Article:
A LINWOOD man who hoarded child pornography at his home claimed the children abused in the footage weren’t victims.

James Lewis downloaded the indecent images at his home in the town’s Belmar Court over a four-year period.

The 58-year-old was accused of taking, permitting images to be taken, or making child abuse images between November 2009 and May last year.

But prosecutors agreed the date he downloaded the images was May 2011.

He then pleaded guilty to breaking Section 52(1)(a) of the Civic Government (Scotland) Act 1982, which covers taking, or permitting to be taken, or making, any indecent photograph of a child.

A second charge that he had broken Section 52A(1) of the Act by being in possession of banned images was dropped by prosecutors.

Lewis was due to go on trial at Paisley Sheriff Court last month but pleaded guilty at a pre-trial.

Sentence was deferred so he could be assessed by social workers and he returned to the dock this week to be sentenced.

And it emerged that Lewis had told social workers interviewing him that he didn’t think there were any victims as a result of his criminality.

But defence solicitor Gordon Ritchie told the court that Lewis has since realised that every child featured in the footage he had downloaded was a victim.

As she placed him on a Community Payback Order (CPO), Sheriff Susan Sinclair told him: “Each image features a child somewhere in the world that’s being abused.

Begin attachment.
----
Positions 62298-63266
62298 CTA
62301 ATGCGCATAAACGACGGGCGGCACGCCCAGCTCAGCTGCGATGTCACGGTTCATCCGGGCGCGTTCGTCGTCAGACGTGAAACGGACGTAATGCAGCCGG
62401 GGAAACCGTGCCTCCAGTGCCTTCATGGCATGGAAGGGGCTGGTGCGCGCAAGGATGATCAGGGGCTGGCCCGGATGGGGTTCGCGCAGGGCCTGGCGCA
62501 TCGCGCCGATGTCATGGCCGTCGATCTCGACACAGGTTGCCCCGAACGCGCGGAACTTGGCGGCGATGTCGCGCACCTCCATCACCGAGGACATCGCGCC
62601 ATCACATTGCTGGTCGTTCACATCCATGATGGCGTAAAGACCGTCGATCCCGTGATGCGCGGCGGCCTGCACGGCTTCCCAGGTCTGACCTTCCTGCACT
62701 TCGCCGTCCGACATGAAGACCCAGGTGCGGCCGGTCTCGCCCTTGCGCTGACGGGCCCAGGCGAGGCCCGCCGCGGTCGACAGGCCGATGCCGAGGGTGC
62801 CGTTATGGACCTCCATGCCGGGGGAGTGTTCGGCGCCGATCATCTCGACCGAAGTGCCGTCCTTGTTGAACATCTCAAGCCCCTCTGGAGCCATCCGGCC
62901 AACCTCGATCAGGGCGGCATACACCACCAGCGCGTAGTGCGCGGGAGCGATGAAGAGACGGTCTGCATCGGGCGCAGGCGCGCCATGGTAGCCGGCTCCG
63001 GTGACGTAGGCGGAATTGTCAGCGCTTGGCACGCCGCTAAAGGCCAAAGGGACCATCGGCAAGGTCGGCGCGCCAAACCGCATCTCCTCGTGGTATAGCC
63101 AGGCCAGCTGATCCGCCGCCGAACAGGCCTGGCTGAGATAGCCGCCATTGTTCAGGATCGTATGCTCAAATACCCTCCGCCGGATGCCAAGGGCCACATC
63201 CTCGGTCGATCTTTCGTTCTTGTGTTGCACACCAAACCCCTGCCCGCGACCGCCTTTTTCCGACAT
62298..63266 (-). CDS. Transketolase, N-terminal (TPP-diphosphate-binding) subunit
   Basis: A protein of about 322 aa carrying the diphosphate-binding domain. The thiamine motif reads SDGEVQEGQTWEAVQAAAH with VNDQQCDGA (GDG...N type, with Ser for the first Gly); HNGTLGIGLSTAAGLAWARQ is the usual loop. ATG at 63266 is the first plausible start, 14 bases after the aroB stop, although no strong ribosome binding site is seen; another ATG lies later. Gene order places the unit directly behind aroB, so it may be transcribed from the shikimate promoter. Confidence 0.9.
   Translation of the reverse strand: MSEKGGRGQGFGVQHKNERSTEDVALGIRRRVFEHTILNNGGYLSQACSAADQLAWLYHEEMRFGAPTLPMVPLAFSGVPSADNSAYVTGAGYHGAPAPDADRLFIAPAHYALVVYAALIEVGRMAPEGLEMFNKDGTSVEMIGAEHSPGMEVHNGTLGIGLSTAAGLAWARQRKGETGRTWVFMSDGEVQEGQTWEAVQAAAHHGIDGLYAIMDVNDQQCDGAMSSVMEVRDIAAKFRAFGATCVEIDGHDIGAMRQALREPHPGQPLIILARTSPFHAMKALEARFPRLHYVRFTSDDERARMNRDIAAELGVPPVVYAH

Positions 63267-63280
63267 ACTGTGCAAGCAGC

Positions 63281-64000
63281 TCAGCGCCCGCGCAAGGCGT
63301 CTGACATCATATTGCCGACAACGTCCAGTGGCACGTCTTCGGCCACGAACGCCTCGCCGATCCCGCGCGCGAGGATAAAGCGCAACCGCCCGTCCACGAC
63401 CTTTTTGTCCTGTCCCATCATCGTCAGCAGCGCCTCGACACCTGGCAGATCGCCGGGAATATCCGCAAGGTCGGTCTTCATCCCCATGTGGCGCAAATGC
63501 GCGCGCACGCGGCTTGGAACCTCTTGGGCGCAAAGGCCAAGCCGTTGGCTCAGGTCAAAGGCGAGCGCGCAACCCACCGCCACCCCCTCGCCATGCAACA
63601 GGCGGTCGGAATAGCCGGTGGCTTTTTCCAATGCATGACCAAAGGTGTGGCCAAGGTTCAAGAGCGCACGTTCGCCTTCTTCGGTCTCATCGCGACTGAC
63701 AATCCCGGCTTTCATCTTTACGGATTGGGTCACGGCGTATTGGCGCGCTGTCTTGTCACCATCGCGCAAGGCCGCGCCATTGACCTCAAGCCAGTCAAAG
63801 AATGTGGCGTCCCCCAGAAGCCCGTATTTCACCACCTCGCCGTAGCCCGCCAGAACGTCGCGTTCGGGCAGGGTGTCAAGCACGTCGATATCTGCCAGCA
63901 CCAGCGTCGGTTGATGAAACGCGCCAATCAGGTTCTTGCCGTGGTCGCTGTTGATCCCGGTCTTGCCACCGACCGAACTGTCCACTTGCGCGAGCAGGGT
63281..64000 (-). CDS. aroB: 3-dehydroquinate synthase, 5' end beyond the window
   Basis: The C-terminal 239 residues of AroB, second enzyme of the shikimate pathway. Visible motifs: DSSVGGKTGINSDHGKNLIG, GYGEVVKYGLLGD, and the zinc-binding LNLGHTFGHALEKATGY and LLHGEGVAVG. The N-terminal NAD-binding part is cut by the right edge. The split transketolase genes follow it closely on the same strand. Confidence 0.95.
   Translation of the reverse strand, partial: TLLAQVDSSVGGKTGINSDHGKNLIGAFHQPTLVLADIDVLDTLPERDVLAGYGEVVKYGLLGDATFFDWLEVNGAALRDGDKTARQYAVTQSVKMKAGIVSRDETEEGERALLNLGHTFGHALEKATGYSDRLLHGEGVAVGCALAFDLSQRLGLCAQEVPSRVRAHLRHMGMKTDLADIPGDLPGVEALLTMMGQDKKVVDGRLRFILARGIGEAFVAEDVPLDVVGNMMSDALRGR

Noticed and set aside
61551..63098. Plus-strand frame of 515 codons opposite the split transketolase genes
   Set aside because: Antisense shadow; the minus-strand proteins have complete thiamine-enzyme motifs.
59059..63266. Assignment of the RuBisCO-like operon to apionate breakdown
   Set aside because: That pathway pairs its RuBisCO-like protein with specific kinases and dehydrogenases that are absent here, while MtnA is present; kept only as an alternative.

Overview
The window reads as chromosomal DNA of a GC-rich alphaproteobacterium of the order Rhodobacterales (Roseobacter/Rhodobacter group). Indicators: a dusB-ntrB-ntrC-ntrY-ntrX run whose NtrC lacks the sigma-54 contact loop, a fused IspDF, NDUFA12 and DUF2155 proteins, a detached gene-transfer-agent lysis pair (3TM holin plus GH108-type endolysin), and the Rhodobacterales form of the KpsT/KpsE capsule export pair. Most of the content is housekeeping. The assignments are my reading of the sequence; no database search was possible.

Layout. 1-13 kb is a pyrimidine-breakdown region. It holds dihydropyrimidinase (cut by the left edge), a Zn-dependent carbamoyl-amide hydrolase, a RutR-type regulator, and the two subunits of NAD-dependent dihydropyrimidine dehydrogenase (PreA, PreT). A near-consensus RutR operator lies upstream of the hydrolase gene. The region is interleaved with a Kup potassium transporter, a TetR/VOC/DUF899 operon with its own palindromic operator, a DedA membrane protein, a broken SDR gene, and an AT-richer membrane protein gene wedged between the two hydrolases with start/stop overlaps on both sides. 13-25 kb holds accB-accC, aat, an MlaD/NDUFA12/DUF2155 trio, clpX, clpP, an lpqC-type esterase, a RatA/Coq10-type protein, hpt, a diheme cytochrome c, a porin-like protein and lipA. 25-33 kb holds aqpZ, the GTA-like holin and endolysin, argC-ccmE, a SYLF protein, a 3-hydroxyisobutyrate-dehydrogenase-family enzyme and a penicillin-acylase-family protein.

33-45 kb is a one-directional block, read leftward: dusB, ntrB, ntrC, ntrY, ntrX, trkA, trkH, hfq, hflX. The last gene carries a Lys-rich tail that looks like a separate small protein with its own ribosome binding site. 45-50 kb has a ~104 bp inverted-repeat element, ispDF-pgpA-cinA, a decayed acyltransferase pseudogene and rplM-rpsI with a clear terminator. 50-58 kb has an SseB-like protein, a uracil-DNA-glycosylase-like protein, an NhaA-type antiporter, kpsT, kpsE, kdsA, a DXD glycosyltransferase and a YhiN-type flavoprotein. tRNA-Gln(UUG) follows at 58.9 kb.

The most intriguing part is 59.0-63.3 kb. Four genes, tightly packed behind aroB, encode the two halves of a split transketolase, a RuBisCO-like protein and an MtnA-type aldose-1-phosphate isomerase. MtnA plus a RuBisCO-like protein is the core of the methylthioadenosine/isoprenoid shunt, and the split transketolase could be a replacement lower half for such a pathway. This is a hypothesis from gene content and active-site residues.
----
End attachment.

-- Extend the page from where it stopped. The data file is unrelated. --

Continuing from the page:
“It’s not victimless, it’s serious.

“People in your position simply create demand which causes a risk of further abuse,” she continued.

“I have to consider whether a period of imprisonment would be appropriate. I’m not convinced that would be an appropriate disposal in your case.”

She placed him on a Community Payback Order (CPO) which will see him supervised by social workers and experts who deal with child sex offenders for the next three years.

As part of the CPO, he has to take part in the Moving Forward Making Changes Programme, which aims to help sex offenders change their ways.

And he was banned from deleting the internet history on any device he owns, so social workers can check he is not back to his old tricks.

He was also banned from contacting anyone under the age of 18 on the internet.

Sheriff Sinclair told him: “You can’t even use Facebook to contact nieces, nephews or any person or children under the age of 18.”